2017 Deans’ Panel

Title:  Fostering the Culture of Teaching, Learning, and Innovation

Presentations (1:00-1:25)

Discussion Moderated by Matt Trevett-Smith, Ph.D., Director, Center for Teaching & Learning (1:25-1:45)


 

Assistant Dean, Graduate Medical Sciences (GMS)

The GMS Masters Degree Programs have launched a new initiative for outcomes related to Performance Based Management utilizing the Clear Impact Scorecard System. A primary goal is to improve the recruitment of underrepresented minority students. The project endeavors to change the culture, share best practices, elicit stakeholder engagement and create a sustainable system of evaluation.

 

Associate Provost, Office of Digital Learning and Innovation (DLI)

DLI’s mission is to spearhead the University’s most innovative projects in online learning, uninhibited by pre-existing culture and structures.  Examples of recent successful DLI initiatives illustrate the resources available to foster the spread of innovative pedagogies that harness the power of technology.

 

Clinical Professor and Director of Faculty Development,
Clinical Professor, Director of Predoctoral Periodontics,
Director, Faculty Development, Henry M. Goldman School of Dental Medicine

Is critical thinking important in education, and scientific and medical practice?    While the importance is virtually universally acknowledged, few in academics are able to actually define it, explain how to teach to it, or measure it. Critical thinking can be taught, and learned in a methodical manner. It takes discipline and practice. Teachers ought to spend less time telling students the right answer, and more time asking them the right questions, to foster critical thinking.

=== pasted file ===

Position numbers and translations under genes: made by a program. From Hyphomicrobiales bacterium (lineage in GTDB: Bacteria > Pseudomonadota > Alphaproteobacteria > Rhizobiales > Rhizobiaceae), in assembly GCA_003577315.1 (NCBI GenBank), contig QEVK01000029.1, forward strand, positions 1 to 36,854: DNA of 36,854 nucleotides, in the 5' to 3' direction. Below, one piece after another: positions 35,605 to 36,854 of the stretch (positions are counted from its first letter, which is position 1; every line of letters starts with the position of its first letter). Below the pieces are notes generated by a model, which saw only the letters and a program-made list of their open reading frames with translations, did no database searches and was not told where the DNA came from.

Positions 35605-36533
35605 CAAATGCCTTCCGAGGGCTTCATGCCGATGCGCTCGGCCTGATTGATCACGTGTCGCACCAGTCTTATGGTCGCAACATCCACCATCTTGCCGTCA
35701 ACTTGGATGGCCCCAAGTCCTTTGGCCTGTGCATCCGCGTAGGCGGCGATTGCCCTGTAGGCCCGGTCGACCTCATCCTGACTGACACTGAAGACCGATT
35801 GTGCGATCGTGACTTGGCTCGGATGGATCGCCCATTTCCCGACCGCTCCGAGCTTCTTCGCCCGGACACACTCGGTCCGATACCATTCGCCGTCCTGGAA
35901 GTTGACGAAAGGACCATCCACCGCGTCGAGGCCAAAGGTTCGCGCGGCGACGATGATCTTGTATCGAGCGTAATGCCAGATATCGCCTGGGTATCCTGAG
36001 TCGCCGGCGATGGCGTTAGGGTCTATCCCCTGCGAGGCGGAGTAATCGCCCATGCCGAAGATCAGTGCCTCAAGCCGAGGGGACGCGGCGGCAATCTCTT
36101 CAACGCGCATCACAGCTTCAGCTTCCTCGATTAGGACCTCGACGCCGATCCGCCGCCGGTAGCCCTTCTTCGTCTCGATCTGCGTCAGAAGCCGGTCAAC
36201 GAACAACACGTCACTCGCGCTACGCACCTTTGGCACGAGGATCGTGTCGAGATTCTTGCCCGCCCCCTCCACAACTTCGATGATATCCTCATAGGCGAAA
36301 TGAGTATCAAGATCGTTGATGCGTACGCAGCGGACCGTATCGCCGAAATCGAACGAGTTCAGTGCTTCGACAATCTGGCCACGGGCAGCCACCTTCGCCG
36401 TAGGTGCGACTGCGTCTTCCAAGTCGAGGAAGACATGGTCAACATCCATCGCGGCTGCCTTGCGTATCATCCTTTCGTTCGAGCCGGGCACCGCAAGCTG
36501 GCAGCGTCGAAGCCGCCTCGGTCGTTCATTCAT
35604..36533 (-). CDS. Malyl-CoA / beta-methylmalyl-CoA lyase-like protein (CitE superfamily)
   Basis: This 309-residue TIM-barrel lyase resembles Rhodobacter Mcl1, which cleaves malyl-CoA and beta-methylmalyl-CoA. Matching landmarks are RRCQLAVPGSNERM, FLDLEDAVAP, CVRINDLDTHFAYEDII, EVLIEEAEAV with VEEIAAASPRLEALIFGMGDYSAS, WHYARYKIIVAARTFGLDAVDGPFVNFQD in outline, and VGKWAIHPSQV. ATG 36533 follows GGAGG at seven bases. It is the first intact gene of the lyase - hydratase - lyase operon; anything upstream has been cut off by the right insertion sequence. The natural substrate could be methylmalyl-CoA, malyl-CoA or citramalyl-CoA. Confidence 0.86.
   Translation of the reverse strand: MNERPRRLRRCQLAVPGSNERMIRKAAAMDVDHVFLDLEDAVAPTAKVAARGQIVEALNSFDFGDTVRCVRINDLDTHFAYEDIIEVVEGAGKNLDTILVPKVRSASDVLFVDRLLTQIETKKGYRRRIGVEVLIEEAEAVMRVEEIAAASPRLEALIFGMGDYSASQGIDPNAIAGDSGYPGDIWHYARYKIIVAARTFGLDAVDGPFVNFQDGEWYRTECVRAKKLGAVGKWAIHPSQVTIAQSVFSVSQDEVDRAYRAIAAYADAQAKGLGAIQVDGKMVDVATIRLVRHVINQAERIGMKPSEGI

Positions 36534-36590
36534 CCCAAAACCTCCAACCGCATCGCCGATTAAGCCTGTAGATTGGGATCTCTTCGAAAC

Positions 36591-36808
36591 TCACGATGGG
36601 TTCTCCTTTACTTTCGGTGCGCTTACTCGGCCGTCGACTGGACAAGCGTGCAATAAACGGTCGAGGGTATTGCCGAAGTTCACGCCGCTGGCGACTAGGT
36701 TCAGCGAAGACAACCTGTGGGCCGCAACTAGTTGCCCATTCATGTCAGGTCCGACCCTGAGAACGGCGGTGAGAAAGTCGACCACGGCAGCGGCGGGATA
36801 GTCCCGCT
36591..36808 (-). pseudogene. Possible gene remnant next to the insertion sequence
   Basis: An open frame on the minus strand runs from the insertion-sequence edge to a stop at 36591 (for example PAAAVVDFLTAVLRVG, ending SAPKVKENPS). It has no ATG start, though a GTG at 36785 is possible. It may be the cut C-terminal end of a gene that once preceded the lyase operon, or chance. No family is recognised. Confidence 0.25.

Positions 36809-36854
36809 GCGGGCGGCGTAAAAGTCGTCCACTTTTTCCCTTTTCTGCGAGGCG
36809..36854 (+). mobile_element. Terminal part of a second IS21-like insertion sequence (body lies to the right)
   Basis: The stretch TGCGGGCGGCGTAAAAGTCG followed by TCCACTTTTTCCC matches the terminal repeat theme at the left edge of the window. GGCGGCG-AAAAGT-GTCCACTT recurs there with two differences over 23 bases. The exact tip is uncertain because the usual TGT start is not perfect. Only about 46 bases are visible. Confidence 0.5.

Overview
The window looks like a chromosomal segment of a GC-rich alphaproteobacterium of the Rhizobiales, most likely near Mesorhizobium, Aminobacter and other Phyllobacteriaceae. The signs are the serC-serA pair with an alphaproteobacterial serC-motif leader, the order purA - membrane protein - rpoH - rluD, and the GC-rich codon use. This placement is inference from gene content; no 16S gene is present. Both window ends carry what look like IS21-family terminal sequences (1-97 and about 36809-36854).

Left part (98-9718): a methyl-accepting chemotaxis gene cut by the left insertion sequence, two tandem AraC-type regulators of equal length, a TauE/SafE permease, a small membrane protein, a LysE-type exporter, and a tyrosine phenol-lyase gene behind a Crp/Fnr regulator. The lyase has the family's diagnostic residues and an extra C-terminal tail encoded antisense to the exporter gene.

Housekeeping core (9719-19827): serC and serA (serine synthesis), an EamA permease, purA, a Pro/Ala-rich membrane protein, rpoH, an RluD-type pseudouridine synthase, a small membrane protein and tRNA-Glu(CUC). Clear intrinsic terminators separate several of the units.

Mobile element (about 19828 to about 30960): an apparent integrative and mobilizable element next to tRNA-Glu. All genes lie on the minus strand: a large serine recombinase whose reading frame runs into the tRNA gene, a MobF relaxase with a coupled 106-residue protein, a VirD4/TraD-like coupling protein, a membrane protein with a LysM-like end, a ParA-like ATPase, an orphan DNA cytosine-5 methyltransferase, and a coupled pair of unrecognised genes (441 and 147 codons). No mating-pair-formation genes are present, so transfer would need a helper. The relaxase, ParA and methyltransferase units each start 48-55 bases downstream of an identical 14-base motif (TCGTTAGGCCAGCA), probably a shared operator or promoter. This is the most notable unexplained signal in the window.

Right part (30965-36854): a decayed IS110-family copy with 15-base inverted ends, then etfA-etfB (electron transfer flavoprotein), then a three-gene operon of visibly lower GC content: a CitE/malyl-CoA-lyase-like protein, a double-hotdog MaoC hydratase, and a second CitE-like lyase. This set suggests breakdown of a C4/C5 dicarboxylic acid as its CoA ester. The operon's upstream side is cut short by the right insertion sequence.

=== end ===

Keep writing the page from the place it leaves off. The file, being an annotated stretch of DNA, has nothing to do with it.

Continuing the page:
Associate Professor of Neurology, Assistant Dean for Clinical and Strategic Affiliations, School of Medicine (MED)

Clinical education is the cornerstone of medical student education. In recent years, the medical school has increased efforts to strategically cultivate new clinical affiliations in order to provide innovative clinical education opportunities for our students. Through the establishment of our new Kaiser Silicon Valley Branch Campus and Berkshires Rural Initiative, we have created opportunities for our students to experience innovative and diverse healthcare environments and systems. This exposure will give them important insight into their own career goals, and the experience necessary to become leading healthcare practitioners, advocates, and policy makers in the future.

Professor of Biostatistics, School of Public Health (SPH)

The School of Public Health recently completed a comprehensive and thoughtful process to redesign the MPH curriculum to make it better aligned with the needs of both the students and the workforce. These changes have created classrooms that are more interdisciplinary and heterogeneous, providing opportunities to explore how enhanced communication and educational innovations can help teachers adjust to a student body that is more ideologically, professionally, and academically diverse.

 


 

Panel Moderator:  Sophie Godley, MPH (Sgodley@bu.edu), Clinical Assistant Professor, Community Health Services, SPH

Panelists:

School of Public Health:

Megan Healey, MPH, PhD, Clinical Assistant Professor of Epidemiology

Topic: Successes (and challenges) of integrating team-based learning in large classroom settings. Also will briefly mention our active learning strategies in the new MPH core courses

School of Medicine

Allison R. Larson, MD, Assistant Professor of Dermatology

Topic: Experience with flipped classrooms and lessons learned

Henry M. Goldman School of Dental Medicine

Dr. Celeste Kong, DMD, CAGS, Professor and Chair of General Dentistry

Topic:  GSDM’s digital dentistry innovation

Graduate Medical Sciences

Dr. Chelsea Epler Barbercheck, PhD, Program Director, BU’s BEST program

Topic: How BU’s BEST (Broadening Experiences in Scientific Training) program is using workforce data to guide career development and how that translates into interactive learning workshops